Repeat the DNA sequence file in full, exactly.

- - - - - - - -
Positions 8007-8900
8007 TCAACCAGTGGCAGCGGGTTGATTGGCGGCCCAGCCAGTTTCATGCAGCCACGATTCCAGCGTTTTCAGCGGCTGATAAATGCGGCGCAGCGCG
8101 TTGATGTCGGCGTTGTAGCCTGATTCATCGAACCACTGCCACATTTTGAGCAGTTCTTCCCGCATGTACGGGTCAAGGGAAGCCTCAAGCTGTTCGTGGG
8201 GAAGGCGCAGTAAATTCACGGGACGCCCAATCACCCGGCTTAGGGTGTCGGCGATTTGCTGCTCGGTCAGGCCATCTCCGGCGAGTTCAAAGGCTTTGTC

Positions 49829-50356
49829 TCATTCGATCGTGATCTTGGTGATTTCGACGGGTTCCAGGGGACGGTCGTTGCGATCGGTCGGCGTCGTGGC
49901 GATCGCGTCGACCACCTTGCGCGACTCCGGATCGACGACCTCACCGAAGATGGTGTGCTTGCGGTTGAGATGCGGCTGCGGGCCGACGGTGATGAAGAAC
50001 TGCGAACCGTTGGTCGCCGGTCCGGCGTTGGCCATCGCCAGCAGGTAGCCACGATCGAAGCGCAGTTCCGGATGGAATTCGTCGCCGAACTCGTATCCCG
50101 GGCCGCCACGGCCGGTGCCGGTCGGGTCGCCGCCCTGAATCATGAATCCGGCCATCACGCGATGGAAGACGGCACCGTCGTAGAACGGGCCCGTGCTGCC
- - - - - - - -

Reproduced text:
Positions 8007-8900
8007 TCAACCAGTGGCAGCGGGTTGATTGGCGGCCCAGCCAGTTTCATGCAGCCACGATTCCAGCGTTTTCAGCGGCTGATAAATGCGGCGCAGCGCG
8101 TTGATGTCGGCGTTGTAGCCTGATTCATCGAACCACTGCCACATTTTGAGCAGTTCTTCCCGCATGTACGGGTCAAGGGAAGCCTCAAGCTGTTCGTGGG
8201 GAAGGCGCAGTAAATTCACGGGACGCCCAATCACCCGGCTTAGGGTGTCGGCGATTTGCTGCTCGGTCAGGCCATCTCCGGCGAGTTCAAAGGCTTTGTC

Positions 49829-50356
49829 TCATTCGATCGTGATCTTGGTGATTTCGACGGGTTCCAGGGGACGGTCGTTGCGATCGGTCGGCGTCGTGGC
49901 GATCGCGTCGACCACCTTGCGCGACTCCGGATCGACGACCTCACCGAAGATGGTGTGCTTGCGGTTGAGATGCGGCTGCGGGCCGACGGTGATGAAGAAC
50001 TGCGAACCGTTGGTCGCCGGTCCGGCGTTGGCCATCGCCAGCAGGTAGCCACGATCGAAGCGCAGTTCCGGATGGAATTCGTCGCCGAACTCGTATCCCG
50101 GGCCGCCACGGCCGGTGCCGGTCGGGTCGCCGCCCTGAATCATGAATCCGGCCATCACGCGATGGAAGACGGCACCGTCGTAGAACGGGCCCGTGCTGCC